Online communities (facilitated by Web 2.0) have become very important over the past few years – not only to niche communities, but now to mainstream brands. Social networking is about human connection and links between people. The reasons why people join groups and social networks are typically that groups can:
- Provide encouragement and support
- Establish identity with others and fulfil the need to feel included
- Provide the outlet for some people to establish their need for recognition, social status, control and/or leadership
- Alternatively, provide the necessary control over aspects of lives for those who don’t want to be leaders (e.g. Weight Watchers)
- Help establish friends, relationships and the opportunity to interact with others
Historically group membership has served an evolutionary survival function – put simply, there’s safety in numbers
There’s been much research into group psychology but not so much about how this applies to a marketer trying to monetise an online community or introduce one to their brand. Here are some interesting phenomena about groups designed to help a brand owner capitalise on networks and the social phenomena:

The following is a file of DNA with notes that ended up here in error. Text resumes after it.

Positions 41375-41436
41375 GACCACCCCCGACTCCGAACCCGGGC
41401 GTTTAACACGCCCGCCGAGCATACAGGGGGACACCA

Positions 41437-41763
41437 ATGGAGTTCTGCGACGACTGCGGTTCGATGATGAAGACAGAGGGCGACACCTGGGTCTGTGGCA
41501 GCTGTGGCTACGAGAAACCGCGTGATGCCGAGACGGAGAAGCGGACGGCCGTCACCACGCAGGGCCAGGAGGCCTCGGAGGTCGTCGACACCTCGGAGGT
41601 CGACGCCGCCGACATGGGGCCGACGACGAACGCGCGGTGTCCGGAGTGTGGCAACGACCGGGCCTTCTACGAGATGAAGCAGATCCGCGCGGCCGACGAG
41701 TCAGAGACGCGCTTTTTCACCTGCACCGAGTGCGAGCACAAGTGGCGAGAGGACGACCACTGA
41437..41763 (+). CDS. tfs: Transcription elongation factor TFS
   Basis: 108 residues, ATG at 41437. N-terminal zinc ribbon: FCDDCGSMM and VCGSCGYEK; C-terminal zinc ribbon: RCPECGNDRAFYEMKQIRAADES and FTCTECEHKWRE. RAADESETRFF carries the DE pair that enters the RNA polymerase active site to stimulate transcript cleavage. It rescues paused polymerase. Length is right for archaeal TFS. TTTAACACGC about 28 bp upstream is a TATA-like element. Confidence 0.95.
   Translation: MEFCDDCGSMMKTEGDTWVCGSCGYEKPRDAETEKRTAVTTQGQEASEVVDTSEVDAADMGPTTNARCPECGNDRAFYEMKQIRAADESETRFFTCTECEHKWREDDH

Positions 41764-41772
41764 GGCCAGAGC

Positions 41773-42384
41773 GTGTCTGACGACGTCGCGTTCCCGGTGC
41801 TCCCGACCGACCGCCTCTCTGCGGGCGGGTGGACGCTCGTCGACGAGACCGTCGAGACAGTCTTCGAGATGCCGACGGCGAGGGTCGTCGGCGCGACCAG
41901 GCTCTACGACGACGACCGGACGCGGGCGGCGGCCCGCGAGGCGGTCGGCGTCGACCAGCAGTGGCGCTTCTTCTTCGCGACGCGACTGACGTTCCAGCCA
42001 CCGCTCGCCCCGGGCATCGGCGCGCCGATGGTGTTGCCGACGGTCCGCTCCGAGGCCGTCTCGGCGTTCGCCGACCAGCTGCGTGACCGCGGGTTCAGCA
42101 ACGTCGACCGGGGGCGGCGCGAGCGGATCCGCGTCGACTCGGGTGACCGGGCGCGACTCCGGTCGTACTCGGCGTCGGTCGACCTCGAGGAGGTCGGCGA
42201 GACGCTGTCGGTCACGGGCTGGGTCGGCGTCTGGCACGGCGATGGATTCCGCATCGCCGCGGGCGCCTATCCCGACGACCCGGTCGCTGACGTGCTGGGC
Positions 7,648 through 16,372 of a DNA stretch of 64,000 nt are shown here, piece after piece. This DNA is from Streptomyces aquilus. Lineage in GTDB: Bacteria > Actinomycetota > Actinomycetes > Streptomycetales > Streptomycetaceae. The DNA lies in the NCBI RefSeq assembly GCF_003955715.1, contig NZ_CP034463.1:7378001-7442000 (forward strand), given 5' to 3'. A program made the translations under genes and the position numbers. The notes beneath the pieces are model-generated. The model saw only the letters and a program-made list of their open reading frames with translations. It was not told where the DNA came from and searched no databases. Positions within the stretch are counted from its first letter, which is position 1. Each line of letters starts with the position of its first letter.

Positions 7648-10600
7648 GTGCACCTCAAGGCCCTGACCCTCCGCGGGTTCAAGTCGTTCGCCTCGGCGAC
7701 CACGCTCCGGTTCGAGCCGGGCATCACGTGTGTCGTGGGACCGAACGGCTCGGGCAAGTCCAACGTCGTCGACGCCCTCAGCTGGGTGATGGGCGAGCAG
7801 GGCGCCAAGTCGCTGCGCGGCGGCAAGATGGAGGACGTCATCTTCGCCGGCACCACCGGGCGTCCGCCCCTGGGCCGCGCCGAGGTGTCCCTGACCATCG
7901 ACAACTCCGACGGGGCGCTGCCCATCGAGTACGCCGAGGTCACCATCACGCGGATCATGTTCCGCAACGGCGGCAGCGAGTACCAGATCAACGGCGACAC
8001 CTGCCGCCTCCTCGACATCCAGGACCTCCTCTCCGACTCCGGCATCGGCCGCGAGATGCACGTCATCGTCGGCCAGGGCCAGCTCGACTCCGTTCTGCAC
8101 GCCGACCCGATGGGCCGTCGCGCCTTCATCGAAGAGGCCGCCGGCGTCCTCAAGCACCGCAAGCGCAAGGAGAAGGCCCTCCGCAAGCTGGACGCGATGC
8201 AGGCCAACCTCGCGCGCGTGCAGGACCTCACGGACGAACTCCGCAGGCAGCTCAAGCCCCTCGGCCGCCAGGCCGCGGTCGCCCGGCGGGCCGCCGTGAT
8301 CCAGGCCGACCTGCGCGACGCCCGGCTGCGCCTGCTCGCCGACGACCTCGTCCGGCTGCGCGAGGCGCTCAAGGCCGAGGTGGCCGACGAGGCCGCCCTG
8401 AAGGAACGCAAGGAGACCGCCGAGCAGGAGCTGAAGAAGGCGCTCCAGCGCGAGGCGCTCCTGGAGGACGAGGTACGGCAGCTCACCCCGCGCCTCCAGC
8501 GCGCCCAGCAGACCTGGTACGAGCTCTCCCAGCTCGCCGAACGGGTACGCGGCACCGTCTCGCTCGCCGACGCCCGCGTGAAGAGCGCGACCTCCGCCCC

Social comparison theory suggests that we form our own attitudes and behaviours by comparing ourselves with other people and their opinions. Mostly we compare ourselves against people whom we believe we’re reasonably similar to.
Facebook capitalises on people’s drive for social comparison by offering a plethora of applications like the visual bookshelf that lets you see what books your peers are reading and the ‘Compare me’ application that allows you to find out where you stand relative to your friends for various categories like cutest, sexiest and smartest. This is very similar to the surveys often found in women’s magazines – ‘How emotionally intelligent are you? Take our quiz to find out!’ It’s compelling to benchmark ourselves against others to see where we fit in.
Ecommerce sites can capitalise on this by offering ‘most popular’ products so site visitors can see what others have purchased. Amazon offers ‘Customers with similar searches also purchased’ which is along the same theme.
Real group feedback is also extremely helpful and often more trusted than ‘official’ comment. For example LOVEFiLM displays the Radio Times film review followed by those from ordinary members. Similarly, the ‘Study buddy’ application (now discontinued) let students see when their fellow students are studying which allows them to compare themselves and so shape their decisions and behaviours accordingly.
Social learning theory
Social learning theory is a broad theory developed by the psychologist Albert Bandura. The premise is that people learn new attitudes by observing others and noting the consequences of these actions. If those observed are rewarded positively then those observing are more likely to behave in the same way.